In answering the critics who are behaving like prophets of doom lets figure out the picture as prevailing today. They lament that the production or the yield will come down by 50 percent. According to Central Bank figures, Sri Lanka enjoyed a bumper crop in paddy production during the years 2019 and 2020. According to these reports Sri Lanka has produced nearly 3.2 million MT of rice during one season in each of the years 2019 and 2020, while the country’s annual household demand for rice stands at around 2.3 million metric tons. So the rice production is sufficient to meet the country’s rice demand for approximately 17 months. And the rice imports during these periods declined by as much as 34.8 percent. So if a ban is imposed and the production drops by 50 percent the country will still have sufficient rice to meet the demand.

An important factor that has to be considered is, if there is a drop in production the universally accepted economic factors will come into play. The supply and demand equation will fix the price. In such a situation the farmer will get a higher price for his product which will substantially offset the losses he may incur. On the other hand the Government will come to the rescue of the consumer when the prices go up by using part of the monies that will be saved by the ban on fertiliser to subsidise the high price and make available rice to the people at an affordable price.

Some critics were commenting that when the President made his intentions known more than half of those present at the conference returned to their offices threw the files on to their tables and nothing occurred up to date to implement the cherished desires of the President. Under the circumstances it is a welcome sign that the President has appointed a Taskforce to implement the project. Crisis times need crisis management. A ruthless task master is the need of the hour to ensure that the intentions of the President are put to practice.

Organic manure

We have in our hands a copy of a project proposal that has been made with the advice of a retired Deputy Director of Agriculture. The project envisages the use of green weeds found all over the country to turn out organic manure. This project depicts the use of raw material that are found in the environment but are not gainfully used at present and in addition are extremely harmful to the people and the environment. These weeds commonly called Salvinia or Japan jabare are found in almost all the lakes and streams and other water bodies in the country. The use of these green weeds will help to get rid of this nuisance by cleaning the water in the lakes, rivers, streams and other water bodies. Salvinia and other types of water hyacinth are regarded as a serious threat to waterways and irrigation systems in the country. These weeds are also invasive and thus threaten the existence of native submerged and floating leaf plants and create low oxygen conditions beneath the thick floating mats of water weeds and slows down the water flow.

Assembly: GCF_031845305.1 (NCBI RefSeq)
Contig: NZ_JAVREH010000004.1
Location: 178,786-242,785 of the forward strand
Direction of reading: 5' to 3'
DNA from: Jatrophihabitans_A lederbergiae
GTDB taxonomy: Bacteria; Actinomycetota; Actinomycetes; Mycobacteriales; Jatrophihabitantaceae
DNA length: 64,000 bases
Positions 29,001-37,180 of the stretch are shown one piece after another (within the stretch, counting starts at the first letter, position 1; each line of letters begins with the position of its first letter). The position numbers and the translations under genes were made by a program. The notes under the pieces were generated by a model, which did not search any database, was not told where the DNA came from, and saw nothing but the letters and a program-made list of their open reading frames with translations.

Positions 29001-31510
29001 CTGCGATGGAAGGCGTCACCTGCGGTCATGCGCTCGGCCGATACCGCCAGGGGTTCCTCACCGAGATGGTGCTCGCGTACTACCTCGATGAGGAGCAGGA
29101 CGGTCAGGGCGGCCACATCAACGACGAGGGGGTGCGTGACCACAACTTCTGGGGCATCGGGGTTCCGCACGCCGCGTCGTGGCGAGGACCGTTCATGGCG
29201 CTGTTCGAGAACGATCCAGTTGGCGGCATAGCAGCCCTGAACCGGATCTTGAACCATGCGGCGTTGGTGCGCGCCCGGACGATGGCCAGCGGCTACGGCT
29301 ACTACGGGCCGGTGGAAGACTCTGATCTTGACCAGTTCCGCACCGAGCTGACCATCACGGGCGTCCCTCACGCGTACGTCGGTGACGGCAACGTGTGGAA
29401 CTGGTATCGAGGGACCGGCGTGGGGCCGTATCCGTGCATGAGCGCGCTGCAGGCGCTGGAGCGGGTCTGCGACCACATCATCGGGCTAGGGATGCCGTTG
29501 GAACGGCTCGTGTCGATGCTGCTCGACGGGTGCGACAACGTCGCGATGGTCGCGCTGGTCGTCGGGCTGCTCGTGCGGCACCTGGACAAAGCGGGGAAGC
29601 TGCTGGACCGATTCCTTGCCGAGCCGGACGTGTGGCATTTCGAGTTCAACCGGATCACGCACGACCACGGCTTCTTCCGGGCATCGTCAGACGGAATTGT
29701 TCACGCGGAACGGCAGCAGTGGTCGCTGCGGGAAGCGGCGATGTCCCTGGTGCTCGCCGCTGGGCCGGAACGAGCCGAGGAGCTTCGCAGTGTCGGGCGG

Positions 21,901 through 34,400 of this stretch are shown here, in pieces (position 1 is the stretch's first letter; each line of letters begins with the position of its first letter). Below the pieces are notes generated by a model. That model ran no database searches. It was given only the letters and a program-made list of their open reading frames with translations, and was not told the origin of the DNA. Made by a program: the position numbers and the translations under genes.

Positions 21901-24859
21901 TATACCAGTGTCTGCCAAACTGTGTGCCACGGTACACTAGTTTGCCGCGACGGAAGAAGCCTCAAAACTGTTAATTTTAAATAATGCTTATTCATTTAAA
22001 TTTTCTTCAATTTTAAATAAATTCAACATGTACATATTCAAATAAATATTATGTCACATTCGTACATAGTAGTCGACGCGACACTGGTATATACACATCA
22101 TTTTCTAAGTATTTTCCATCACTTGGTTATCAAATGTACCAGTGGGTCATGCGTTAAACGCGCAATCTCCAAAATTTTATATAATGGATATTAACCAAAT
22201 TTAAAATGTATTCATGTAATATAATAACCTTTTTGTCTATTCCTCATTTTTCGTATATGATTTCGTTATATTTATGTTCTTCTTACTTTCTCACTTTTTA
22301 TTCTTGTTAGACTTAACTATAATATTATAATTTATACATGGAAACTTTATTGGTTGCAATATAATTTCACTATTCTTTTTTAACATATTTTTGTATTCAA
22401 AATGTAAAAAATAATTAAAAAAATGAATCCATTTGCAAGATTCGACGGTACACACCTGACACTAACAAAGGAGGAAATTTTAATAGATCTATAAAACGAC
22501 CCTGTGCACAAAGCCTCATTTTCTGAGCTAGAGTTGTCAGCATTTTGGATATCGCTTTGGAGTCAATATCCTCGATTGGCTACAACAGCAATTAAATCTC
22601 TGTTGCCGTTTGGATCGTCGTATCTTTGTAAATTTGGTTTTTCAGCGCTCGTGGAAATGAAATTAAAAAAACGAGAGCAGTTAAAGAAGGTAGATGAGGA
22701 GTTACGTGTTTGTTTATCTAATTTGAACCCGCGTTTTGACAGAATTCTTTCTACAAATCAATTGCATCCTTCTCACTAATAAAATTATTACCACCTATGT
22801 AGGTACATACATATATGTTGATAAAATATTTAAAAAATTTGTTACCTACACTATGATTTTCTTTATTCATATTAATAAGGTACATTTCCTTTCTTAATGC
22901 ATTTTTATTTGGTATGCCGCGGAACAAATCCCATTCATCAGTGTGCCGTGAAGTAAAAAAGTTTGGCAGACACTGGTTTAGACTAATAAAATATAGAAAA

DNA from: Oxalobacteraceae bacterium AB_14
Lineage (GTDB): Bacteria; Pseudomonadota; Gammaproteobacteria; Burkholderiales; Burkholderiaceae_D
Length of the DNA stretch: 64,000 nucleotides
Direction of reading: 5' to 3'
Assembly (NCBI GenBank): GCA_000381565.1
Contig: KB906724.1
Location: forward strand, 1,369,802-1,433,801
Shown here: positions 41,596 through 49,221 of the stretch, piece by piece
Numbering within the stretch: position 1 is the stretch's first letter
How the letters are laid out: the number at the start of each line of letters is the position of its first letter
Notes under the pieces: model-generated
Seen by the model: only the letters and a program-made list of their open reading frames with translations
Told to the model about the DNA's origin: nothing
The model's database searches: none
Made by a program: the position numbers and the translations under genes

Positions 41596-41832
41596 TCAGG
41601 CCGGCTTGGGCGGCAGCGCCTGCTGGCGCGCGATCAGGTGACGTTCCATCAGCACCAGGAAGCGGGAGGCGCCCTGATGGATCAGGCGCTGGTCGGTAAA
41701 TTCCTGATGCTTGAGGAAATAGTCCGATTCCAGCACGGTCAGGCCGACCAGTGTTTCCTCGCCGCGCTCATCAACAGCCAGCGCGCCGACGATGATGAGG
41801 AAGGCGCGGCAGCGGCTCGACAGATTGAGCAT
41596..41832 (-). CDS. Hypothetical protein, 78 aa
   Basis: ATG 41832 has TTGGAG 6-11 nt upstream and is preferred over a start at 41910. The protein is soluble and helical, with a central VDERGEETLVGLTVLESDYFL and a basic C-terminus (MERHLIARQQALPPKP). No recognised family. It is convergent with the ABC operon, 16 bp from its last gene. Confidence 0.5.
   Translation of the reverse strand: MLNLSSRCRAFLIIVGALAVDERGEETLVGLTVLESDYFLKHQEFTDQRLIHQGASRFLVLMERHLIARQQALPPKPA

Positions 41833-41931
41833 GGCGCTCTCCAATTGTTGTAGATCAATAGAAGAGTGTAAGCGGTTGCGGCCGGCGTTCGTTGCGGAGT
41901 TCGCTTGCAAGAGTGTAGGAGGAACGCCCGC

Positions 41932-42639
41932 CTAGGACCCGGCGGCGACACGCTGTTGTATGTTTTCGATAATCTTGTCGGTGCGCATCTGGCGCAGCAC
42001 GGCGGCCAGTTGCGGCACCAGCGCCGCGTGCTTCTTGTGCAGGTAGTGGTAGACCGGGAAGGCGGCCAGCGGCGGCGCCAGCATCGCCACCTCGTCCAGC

Most importantly they provide ideal conditions for breeding of mosquitoes thus creating a very serious health hazard to the society. In addition these weeds also threaten and spoil the habitats of fish and other living aquatic organisms. The project in addition to salvinia will use cow dung straw and a small quantity of compost manure required to generate bacteria.

Currently the government is spending a considerable amount of money on cleaning these tanks streams and this project will help to reduce such expenditure thus killing two birds with one shot.

Green weed fertiliser will be very rich in nitrogen. The project in addition will run a cattle dairy with 100 cows to supplement the weeds to produce organic manure. The proposal envisages the total use of salvinia within 5 to 7 years and in order to find green leaves thereafter, the project plans to cultivate 25 acres of land with such trees as gliricidia and ipil-ipil. Using 30 chambers the project will produce 250,500 kg organic manure per month and the four cattle sheds will also produce liquid manure from the bio gas plants mostly for use in horticulture in addition to providing around 25 street lamps in the estate. Reasearch also will be carried out to turn out insecticides using locally available herbs. The project requires 50 acres of land and an investment of Rs. 250 million. The project will provide direct employment to 35 including four agricultural graduates and two graduates in animal husbandry. In addition it will provide indirect employment to around 100 to 150 persons. There will be a net profit of Rs. 6 million per year after providing for the repayment of borrowed capita within 15 years.

Selling price of organic manure will be Rs. 20 per kilo and a bag of 20 kilos will be Rs.400 while the market price will be Rs. 50 per bag. There will be a huge saving for the government. This can remain a model project for others to emulate so that the country will be free of very harmful chemical fertiliser. If the President succeeds in setting up 100 projects of this size, Sri Lanka will be self-sufficient in organic fertiliser.